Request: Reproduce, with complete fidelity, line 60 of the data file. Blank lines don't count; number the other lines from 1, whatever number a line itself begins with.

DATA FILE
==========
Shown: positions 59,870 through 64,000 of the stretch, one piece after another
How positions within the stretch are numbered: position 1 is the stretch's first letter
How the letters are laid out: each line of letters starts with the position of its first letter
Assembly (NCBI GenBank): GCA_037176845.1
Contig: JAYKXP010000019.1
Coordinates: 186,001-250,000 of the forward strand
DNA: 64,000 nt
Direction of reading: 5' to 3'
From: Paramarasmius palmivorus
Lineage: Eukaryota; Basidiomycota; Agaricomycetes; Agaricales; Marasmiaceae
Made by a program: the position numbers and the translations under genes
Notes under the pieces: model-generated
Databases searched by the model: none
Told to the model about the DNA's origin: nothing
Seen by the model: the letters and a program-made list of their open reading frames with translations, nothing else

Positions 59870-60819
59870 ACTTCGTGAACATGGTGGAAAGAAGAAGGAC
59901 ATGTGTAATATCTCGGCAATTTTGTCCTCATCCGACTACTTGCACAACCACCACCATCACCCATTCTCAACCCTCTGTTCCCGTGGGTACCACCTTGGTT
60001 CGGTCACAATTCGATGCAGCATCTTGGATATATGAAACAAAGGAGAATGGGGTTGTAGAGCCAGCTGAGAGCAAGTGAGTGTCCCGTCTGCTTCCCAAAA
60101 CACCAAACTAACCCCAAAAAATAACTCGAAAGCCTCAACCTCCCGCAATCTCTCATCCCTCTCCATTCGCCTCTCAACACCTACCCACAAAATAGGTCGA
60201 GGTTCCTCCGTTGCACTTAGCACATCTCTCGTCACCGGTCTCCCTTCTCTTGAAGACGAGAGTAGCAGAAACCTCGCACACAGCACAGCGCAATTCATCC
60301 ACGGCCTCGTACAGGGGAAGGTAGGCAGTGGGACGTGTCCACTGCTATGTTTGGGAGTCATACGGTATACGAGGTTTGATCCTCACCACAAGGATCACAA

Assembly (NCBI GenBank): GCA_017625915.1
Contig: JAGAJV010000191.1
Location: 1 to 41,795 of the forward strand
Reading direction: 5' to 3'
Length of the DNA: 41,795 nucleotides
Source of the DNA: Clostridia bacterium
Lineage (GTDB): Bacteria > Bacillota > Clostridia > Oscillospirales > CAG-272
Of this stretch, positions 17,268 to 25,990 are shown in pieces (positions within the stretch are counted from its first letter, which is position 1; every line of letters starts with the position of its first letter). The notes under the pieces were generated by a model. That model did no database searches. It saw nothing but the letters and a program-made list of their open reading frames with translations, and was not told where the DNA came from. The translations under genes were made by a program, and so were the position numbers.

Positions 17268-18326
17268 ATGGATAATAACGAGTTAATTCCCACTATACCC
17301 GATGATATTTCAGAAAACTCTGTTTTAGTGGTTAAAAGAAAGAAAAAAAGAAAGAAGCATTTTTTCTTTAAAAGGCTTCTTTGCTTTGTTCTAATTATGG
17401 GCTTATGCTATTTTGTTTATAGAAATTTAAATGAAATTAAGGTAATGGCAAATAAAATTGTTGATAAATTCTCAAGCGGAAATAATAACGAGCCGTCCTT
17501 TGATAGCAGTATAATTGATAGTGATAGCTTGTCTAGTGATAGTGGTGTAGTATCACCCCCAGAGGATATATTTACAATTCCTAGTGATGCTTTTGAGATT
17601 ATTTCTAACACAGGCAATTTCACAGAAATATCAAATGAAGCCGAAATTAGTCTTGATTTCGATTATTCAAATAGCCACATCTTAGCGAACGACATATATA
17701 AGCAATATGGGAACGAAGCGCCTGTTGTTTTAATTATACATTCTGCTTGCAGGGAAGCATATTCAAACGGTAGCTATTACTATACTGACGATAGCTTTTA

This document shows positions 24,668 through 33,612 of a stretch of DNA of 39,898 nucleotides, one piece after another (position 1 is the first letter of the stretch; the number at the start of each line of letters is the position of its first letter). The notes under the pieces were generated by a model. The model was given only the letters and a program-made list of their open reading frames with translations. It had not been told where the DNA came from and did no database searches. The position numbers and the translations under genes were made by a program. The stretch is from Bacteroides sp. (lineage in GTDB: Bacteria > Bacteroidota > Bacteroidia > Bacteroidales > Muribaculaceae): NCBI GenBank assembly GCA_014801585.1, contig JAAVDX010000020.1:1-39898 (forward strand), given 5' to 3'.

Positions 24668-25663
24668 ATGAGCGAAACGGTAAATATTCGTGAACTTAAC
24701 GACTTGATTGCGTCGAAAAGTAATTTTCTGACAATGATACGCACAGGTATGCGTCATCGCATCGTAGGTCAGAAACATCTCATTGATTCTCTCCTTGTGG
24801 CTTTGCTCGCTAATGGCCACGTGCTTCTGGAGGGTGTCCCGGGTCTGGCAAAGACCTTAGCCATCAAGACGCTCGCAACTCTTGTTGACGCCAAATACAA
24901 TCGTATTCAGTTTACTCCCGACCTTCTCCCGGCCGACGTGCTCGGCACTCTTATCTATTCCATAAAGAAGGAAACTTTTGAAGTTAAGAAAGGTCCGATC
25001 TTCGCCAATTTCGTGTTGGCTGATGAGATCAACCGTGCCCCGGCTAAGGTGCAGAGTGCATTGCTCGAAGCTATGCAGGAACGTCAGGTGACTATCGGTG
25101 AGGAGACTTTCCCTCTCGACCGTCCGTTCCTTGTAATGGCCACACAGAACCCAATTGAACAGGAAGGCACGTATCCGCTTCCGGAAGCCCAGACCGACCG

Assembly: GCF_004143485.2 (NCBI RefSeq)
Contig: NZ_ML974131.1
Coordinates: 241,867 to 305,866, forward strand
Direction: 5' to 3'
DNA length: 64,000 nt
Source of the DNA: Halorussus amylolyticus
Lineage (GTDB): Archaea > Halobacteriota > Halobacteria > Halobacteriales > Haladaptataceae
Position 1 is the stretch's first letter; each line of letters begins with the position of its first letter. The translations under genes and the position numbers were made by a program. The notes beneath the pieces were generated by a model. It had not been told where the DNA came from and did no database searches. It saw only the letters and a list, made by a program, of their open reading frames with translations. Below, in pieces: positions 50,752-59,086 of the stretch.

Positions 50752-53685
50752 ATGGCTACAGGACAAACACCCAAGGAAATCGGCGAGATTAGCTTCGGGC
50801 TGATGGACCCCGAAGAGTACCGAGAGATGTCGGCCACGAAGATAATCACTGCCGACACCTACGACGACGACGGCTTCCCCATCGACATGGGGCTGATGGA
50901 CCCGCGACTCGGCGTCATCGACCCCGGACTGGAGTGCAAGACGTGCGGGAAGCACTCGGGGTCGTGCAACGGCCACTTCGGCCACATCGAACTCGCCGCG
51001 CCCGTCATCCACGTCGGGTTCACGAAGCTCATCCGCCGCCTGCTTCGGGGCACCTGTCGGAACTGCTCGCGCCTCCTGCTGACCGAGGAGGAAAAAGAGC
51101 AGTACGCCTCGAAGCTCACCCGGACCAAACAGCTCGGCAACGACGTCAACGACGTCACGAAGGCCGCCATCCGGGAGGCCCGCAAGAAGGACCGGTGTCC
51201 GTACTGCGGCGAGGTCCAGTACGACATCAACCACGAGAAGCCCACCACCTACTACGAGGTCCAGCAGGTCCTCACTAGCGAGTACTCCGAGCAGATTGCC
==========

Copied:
51201 GTACTGCGGCGAGGTCCAGTACGACATCAACCACGAGAAGCCCACCACCTACTACGAGGTCCAGCAGGTCCTCACTAGCGAGTACTCCGAGCAGATTGCC